Israel to strip Jerusalem residency status from family of truck attacker

The decision to strip the al-Qunbar family of their right to live in their native city is not only collective punishment, but also raises questions about the Israeli government’s policy towards Palestinian residents of Jerusalem.

Israeli Border Policemen stand guard as a Palestinian family walk on their way out of the East Jerusalem neighborhood of Jabel Mukaber, October 15, 2015. (Yonatan Sindel/Flash90)
Israeli Border Policemen stand guard as a Palestinian family walk on their way out of the East Jerusalem neighborhood of Jabel Mukaber, October 15, 2015. (Yonatan Sindel/Flash90)

The family of the Jerusalem man who rammed his truck into a crowd of people on a popular promenade on Monday will be stripped of their residency rights in East Jerusalem, says Interior Minster Aryeh Deri. The driver, Fadi al-Qunbar, plowed his truck into a group of soldiers standing on the East Jerusalem promenade, killing four of them before he was shot dead.

According to reports in Israeli and Palestinian media outlets, if Deri goes ahead with his decision, 13 members of the al-Qunbar family will lose their right to live in the city of their birth. The family, which lives in the East Jerusalem neighborhood of Jabel Mukaber, has denied any knowledge of al-Qunbar having planned an attack.

Palestinian residents of East Jerusalem are always vulnerable to having their residency revoked if they stay abroad for long periods; this is a common experience for individuals who go overseas to study for postgraduate degrees, for example. But revoking an entire family’s right to live in their home because one of its members committed a crime is unprecedented. It is, obviously, collective punishment. It also begs the question, once again, of what Israel’s policy is toward Jerusalem’s Palestinian residents.

If the policy is that the city is to remain undivided and exclusively under Israeli control, without even a pretense of future status negotiations, then this means Israel has de facto announced its intention to permanently withhold basic rights like due process from half the city’s native-born residents.

The implications of this decision are not on the agenda of the Israeli Jewish mainstream discourse. East Jerusalem is a sprawling chunk of territory that most Jewish Israelis are afraid to drive through (except the settlers who work to evict Palestinians and take over their houses). But when the name of the place is evoked they immediately talk about access to the holy sites — specifically, the Western Wall of the ancient temple, which is located within the tiny (1km square) walled Old City.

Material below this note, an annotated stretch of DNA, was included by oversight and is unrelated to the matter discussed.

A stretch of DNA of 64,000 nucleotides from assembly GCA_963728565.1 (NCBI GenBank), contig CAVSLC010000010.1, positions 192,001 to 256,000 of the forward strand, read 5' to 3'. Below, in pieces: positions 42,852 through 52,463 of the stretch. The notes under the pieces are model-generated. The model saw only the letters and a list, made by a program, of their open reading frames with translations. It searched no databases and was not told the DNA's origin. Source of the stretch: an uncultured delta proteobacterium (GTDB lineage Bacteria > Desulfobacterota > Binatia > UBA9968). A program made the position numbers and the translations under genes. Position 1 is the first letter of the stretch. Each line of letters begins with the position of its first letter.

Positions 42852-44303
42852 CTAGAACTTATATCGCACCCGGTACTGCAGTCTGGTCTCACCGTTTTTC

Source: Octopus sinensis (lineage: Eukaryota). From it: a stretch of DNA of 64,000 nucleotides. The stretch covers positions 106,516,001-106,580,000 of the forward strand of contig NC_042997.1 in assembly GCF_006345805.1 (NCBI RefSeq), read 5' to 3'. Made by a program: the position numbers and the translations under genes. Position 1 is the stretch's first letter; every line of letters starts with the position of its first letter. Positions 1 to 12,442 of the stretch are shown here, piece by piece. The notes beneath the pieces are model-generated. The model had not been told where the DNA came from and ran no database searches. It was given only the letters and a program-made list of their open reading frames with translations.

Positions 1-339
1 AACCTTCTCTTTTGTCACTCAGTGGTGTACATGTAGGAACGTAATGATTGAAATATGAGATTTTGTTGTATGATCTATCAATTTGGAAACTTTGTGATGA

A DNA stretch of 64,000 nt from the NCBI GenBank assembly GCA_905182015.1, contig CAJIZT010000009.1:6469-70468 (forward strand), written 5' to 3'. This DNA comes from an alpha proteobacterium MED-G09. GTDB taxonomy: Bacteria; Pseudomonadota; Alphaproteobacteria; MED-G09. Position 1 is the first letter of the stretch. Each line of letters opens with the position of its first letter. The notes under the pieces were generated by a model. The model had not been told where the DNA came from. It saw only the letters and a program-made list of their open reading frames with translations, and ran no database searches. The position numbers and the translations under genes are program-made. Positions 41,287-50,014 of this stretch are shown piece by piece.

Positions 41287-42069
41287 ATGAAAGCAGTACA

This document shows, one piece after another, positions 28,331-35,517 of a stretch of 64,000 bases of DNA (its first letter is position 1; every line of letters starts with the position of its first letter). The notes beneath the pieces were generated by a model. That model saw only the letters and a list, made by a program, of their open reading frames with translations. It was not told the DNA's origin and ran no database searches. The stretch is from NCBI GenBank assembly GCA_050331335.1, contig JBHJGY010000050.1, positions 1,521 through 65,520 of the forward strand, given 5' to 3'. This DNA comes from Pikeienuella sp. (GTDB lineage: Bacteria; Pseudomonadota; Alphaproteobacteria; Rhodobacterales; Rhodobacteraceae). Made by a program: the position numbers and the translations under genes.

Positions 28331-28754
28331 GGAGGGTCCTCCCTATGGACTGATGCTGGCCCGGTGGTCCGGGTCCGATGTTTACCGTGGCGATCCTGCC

There are about 380,000 Palestinian residents of East Jerusalem, or close to 40 percent of the population. But they have no political representation and are granted only 10 percent of the city’s budget — even as they are required to pay their full share of taxes.

Israel says the city is their eternally undivided capital, but they deny close to half its residents basic municipal services. Garbage is rarely collected; there is a critical shortage of public school classrooms that leaves 60,000 children without access to free education; it is nearly impossible to obtain a permit to build or expand an existing home; and those who do expand or build a home run the very high risk of having it demolished by the city.

The vast majority of East Jerusalem Palestinians live under the poverty line. In the absence of civil police, the paramilitary border police units patrol the streets of East Jerusalem, often using violent crowd control methods like tear gas and rubber-coated steel bullets. It is not unusual to see Palestinian children snatched from the streets and taken for police interrogation at the Russian Compound, on no charge and without an accompanying guardian. There isn’t anything parents can do to protect their children.

In exchange for their taxes, Palestinian residents are granted certain rights, which are presented as privileges: They are eligible for the national health care system; they can move freely around Israel and the Palestinian Authority; they can attend Israeli universities; and they can travel in and out of the country via Ben Gurion Airport.

Israel claimed for years that Palestinian residents of the city could apply for Israeli citizenship, but refused for nationalist reasons. In fact only about half of the applicants were accepted. As of last summer, the government has stopped granting citizenship to East Jerusalem Palestinians. One year earlier, several analysts and media outlets reported a spike in applications for citizenship among East Jerusalem Palestinians. This could perhaps be the Netanyahu government’s response to the “demographic threat” of another 380,000 Palestinian citizens of Israel.

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